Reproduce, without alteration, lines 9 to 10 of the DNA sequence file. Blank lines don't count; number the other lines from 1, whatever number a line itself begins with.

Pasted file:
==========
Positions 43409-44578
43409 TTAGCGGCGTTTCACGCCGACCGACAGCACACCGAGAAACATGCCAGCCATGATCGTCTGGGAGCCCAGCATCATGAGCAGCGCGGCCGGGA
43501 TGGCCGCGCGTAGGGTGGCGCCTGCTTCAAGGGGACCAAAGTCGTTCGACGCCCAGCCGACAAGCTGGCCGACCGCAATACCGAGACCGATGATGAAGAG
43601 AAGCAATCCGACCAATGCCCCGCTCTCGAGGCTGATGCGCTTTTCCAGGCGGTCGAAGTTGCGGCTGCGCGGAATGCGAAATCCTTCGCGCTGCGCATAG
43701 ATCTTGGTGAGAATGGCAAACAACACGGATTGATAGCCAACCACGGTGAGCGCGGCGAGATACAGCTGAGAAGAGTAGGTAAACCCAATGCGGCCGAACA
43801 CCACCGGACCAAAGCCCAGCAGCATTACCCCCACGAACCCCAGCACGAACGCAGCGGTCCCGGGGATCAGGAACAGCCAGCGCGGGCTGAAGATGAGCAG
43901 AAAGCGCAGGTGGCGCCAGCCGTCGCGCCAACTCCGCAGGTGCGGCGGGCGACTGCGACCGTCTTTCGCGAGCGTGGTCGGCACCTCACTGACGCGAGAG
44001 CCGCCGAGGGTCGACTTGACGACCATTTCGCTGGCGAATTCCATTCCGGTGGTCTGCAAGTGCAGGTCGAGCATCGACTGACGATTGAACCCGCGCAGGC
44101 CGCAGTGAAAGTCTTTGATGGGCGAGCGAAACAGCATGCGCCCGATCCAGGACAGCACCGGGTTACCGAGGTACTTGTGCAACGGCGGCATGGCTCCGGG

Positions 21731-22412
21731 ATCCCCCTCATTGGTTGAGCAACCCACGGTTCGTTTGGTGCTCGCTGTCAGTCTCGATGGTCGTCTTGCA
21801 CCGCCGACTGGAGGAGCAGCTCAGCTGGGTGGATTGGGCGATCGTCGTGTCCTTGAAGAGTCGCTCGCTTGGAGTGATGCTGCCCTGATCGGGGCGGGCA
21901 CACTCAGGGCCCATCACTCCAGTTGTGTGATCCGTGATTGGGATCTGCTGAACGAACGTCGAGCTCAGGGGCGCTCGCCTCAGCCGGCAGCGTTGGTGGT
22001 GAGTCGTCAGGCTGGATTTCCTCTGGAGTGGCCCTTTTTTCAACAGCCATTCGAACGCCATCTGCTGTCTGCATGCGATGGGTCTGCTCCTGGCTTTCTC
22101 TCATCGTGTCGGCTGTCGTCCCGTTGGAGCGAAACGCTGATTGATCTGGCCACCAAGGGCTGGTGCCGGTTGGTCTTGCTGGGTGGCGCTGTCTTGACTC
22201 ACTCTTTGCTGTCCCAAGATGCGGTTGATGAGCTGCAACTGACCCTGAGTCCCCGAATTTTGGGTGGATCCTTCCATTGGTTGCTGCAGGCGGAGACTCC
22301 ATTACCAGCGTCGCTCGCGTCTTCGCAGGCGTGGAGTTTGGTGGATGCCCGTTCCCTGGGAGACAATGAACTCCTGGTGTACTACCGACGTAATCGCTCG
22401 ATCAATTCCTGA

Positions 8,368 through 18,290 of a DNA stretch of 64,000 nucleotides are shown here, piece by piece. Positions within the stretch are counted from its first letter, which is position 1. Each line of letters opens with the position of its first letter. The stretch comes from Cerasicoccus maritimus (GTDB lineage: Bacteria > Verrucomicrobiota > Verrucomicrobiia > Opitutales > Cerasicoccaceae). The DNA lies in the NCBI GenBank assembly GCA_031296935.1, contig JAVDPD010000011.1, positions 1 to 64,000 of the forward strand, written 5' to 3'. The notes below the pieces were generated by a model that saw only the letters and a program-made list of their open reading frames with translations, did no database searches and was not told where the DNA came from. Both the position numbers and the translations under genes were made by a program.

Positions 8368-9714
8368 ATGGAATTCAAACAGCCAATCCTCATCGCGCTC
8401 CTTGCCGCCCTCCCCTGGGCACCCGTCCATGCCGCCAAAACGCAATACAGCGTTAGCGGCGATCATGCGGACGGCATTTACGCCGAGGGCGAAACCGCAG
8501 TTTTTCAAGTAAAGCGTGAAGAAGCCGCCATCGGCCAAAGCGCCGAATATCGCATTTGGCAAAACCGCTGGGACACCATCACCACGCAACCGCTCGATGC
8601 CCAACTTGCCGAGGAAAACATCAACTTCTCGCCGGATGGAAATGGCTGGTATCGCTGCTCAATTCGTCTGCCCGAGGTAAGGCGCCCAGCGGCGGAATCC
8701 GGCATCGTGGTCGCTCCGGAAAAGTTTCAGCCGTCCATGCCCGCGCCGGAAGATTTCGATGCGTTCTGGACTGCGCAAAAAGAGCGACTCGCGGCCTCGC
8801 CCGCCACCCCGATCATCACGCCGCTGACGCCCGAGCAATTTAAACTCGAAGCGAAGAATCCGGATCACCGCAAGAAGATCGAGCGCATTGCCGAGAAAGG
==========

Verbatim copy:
44101 CGCAGTGAAAGTCTTTGATGGGCGAGCGAAACAGCATGCGCCCGATCCAGGACAGCACCGGGTTACCGAGGTACTTGTGCAACGGCGGCATGGCTCCGGG

Positions 21731-22412